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Pay increases for childcare sector after agreement


A new pay agreement will see wage increases for thousands of early learning and childcare workers.

The Employment Regulation Orders for the Early Years Services Sector will commence on 24 June and will increase the minimum hourly rates of pay for various roles in the sector.

The orders apply to around 33,000 educators and it is estimated that 53% of those working in the sector will see their wages rise as a result of the agreement.

Early Years Educators and School Age Childcare Practitioners will see their hourly minimum rate of pay increase from €13 to €13.65.

Lead Educators and School Age Childcare Coordinators will see rates go from €14 to €14.70 an hour.

Minimum rates for Graduate Centre Managers will rise from €17.25 to €18.11 an hour.

Unions and employer groups, who are members of a Joint Labour Committee (JLC), held a series of meetings to discuss the review of the Employment Regulation Orders for the childcare sector.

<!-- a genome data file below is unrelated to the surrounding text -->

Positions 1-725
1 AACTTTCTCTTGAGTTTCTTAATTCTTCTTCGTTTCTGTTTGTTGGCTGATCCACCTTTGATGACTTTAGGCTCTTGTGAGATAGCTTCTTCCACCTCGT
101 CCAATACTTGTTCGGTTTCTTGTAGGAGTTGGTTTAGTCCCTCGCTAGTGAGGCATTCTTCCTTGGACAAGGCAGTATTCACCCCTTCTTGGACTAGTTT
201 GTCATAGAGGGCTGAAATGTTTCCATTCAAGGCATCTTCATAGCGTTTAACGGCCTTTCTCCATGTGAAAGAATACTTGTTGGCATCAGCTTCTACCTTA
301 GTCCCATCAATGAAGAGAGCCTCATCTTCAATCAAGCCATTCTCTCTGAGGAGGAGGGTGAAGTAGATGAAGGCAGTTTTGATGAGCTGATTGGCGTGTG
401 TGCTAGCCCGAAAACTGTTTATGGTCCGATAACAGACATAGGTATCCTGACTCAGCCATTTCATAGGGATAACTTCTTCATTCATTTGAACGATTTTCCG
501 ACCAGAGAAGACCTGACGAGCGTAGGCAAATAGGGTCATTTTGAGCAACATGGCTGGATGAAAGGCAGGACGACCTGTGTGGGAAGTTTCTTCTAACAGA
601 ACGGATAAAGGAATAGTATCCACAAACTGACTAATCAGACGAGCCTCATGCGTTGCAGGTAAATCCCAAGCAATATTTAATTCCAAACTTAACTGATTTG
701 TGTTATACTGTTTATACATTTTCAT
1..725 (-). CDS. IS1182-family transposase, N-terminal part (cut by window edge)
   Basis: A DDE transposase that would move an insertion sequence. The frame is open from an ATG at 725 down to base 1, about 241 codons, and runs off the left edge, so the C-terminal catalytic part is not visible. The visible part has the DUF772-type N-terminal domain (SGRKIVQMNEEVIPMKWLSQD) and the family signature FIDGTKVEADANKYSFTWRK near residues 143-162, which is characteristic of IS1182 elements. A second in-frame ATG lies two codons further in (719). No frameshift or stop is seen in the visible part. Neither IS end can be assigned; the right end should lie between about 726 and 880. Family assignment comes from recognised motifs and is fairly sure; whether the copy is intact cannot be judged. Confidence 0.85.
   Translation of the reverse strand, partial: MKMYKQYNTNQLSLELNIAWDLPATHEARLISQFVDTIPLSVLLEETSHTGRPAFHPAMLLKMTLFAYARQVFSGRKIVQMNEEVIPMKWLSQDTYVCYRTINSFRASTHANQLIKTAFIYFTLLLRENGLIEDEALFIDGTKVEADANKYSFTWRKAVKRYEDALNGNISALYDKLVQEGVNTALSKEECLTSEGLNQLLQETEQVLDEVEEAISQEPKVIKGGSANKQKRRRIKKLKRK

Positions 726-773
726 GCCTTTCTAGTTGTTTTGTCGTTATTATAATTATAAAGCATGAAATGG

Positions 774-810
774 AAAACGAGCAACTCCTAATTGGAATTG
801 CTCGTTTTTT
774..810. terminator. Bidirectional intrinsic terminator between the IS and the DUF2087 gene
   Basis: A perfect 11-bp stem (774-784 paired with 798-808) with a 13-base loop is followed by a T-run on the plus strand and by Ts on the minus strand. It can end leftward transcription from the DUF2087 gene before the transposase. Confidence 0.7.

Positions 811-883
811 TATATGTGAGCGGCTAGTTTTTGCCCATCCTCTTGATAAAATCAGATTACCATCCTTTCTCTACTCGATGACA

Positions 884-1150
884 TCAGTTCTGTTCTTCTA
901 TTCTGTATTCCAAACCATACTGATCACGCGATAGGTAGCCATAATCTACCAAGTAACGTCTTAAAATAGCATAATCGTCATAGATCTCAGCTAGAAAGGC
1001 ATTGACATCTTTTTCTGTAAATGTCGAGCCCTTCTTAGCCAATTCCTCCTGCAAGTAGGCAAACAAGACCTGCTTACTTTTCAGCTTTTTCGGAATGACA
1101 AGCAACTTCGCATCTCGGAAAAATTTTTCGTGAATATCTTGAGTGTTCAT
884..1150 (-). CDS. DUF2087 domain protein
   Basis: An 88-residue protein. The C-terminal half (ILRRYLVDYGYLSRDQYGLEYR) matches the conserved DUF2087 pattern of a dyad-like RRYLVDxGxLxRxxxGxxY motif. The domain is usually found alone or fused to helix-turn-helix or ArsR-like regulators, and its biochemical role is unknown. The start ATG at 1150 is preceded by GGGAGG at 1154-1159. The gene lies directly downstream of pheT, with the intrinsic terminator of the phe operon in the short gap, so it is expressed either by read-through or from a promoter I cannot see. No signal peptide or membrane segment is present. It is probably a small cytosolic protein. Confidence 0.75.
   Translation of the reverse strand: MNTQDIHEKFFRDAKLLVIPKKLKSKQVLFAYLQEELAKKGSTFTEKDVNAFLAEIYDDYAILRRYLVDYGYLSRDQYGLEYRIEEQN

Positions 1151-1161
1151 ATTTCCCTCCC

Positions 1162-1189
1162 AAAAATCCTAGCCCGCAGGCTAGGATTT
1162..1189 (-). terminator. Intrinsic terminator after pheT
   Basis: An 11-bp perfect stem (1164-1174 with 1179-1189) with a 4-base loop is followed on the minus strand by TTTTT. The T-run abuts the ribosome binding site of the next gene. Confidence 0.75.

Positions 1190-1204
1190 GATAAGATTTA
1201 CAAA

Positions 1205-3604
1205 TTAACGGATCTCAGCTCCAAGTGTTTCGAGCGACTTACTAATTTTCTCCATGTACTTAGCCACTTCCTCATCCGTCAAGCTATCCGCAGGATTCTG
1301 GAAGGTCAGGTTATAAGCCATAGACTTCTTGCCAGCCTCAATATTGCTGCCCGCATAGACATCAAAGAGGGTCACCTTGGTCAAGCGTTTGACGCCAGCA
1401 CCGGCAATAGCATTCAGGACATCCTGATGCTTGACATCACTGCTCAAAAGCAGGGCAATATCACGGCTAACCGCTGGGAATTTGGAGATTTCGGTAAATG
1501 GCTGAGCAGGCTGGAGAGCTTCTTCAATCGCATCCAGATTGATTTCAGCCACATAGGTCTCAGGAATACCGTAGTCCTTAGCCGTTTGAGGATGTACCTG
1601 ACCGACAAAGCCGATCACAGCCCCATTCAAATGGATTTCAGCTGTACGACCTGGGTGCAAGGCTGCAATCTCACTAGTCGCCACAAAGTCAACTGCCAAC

SIPTU had proposed that the minimum hourly wage rate for employees in early years education be raised from €13 to €15.

However, childcare providers have warned that they may have had to increase fees for parents to cover pay rises that go beyond the rate of inflation.

Many providers have agreed to freeze their fees to avail of the Government’s core funding scheme.

“The Early Years Services Joint Labour Committee is a good example of how effective the reformed Joint Labour Committee system can be when representatives of employees and employers voluntarily negotiate together to identify a mutually beneficial agreement,” said Minister of State for Business Employment and RetailEmer Higgins.

“I am very pleased to approve these Employment Regulation Orders which will improve the hourly pay rates of approximately 33,000 educators in the early learning and childcare sector,” Ms Higgins said.

Minister for Children Roderic O’Gorman welcomed the new pay deal.

“While I very much welcome this, I recognise that pay in the sector still remains relatively low, however I remain committed to supporting further improvements in pay and conditions and aim to do this through Core Funding which, this year alone will increase by 15% to €331 million on last years allocation,” Mr O’Gorman said.


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